“Twenty Years of Creative Artists in the Collections” A panel presentation featuring Honorée Jeffers, Ann Lovett, and Stephen O’Connor
For twenty years AAS has offered fellowships to creative and performing artists and writers. Since 1995, 91 people working in all kinds of artistic disciplines from throughout the United States have come to the AAS library and conducted research for historical works designed for the general public. Join us for a panel presentation by a poet, a visual artist, and a fiction writer who will describe their experiences as fellows, share samples of their works, and reflect on how history and historical research has shaped their artist visions and their careers as professional artists.
Honorée Jeffers is a poet, fiction writer, and cultural critic. She is the author of four books of poetry. Her first book, The Gospel of Barbecue (2000), won the Stan and Tom Wick poetry prize and was a 2001 Paterson Poetry prize finalist. Her collections also include Outlandish Blues (2003); Red Clay Suite (2007), which received second prize in the Crab Orchard Review’s open competition; and The Glory Gets (2015). Jeffers’s poetry has appeared in the American Poetry Review, Callaloo, the Iowa Review, Ploughshares, and Prairie Schooner. Her work has been anthologized in numerous volumes, including Angles of Ascent: A Norton Anthology of Contemporary African American Poetry (2013), and The Civil Rights Reader: American Literature from Jim Crow to Reconciliation (2009). Jeffers has also published fiction in the Indiana Review, the Kenyon Review, the New England Review, and Story Quarterly. She was a Baron Creative Artist Fellow at AAS in 2009, when she conducted research for The Age of Phillis, a book of historical poetry imagining the life and times of Phillis Wheatley, the eighteenth-century black American poetess.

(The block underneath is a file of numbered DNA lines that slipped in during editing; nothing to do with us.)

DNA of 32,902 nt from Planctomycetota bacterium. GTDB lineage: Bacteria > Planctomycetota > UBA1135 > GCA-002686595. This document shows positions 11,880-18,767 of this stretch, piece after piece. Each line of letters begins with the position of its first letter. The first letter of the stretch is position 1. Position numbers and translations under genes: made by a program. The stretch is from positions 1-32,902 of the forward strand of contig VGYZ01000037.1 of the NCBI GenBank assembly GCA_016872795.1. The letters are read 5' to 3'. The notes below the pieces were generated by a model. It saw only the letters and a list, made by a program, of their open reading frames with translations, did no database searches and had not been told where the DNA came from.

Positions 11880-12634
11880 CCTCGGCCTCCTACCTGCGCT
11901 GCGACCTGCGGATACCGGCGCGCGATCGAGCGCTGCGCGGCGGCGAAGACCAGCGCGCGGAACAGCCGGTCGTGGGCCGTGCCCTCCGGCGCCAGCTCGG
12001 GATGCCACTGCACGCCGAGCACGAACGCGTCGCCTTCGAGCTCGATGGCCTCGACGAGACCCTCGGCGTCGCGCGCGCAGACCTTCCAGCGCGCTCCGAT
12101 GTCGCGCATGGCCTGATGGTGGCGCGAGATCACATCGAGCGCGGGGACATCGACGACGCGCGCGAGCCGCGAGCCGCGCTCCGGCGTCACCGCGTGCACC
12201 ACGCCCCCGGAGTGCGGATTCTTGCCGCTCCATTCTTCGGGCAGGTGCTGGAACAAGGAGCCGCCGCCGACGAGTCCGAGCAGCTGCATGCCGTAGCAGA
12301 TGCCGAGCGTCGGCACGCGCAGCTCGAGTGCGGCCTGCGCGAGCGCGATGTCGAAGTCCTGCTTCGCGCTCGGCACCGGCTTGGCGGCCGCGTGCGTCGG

Stephen O’Connor is the author of two collections of short fiction - Here Comes Another Lesson (2010) and Rescue (1989) - and of two works of nonfiction, Will My Name Be Shouted Out?(1997), a memoir, and Orphan Trains; The Story of Charles Loring Brace and the Children He Saved and Failed (2001), biography/history. His novel, Thomas Jefferson Dreams of Sally Hemings, is forthcoming from Viking-Penguin. His fiction has appeared in The New Yorker, Conjunctions, One Story, and Best American Short Stories, among many other places, and his story "Ziggurat" was read by Tim Curry on Selected Shorts. His poems have appeared in Poetry, The Missouri Review, Green Mountain Review, and elsewhere. His essays and journalism have been published in The New York Times, DoubleTake, The Nation, Agni, The Chicago Tribune, The Boston Globe, and The New Labor Forum. O’Connor teaches in the MFA programs of Columbia University and Sarah Lawrence College. O’Connor researched Orphan Trains while in residence at AAS in 1997.
Ann Lovett is a visual artist who works in photography, encaustic painting, and creates artist books. She has exhibited widely, including at the Museum of Arts and Design, New York; Klingspor-Museum, Offenbach, Germany; Museum fur Angewandte Kunst, Frankfurt, Germany; Monique Goldstrom Gallery, New York; National Museum of Women in the Arts, Washington, D.C.; and many others. Her work is represented in national and international collections and has been recognized by a New York Foundation for the Arts Fellowship in Photography, a New York State Council on the Arts Decentralization Grant, and the New York State Council on the Arts Individual Artists Program. She has been an artist in residence at the Tyrone Guthrie Centre in Ireland and the Visiting Artist’s and Scholar’s Program at the American Academy in Rome. Lovett is a professor of art at the State University of New York, New Paltz. She held a William Randolph Hearst Creative Artist Fellowship at AAS in 2009.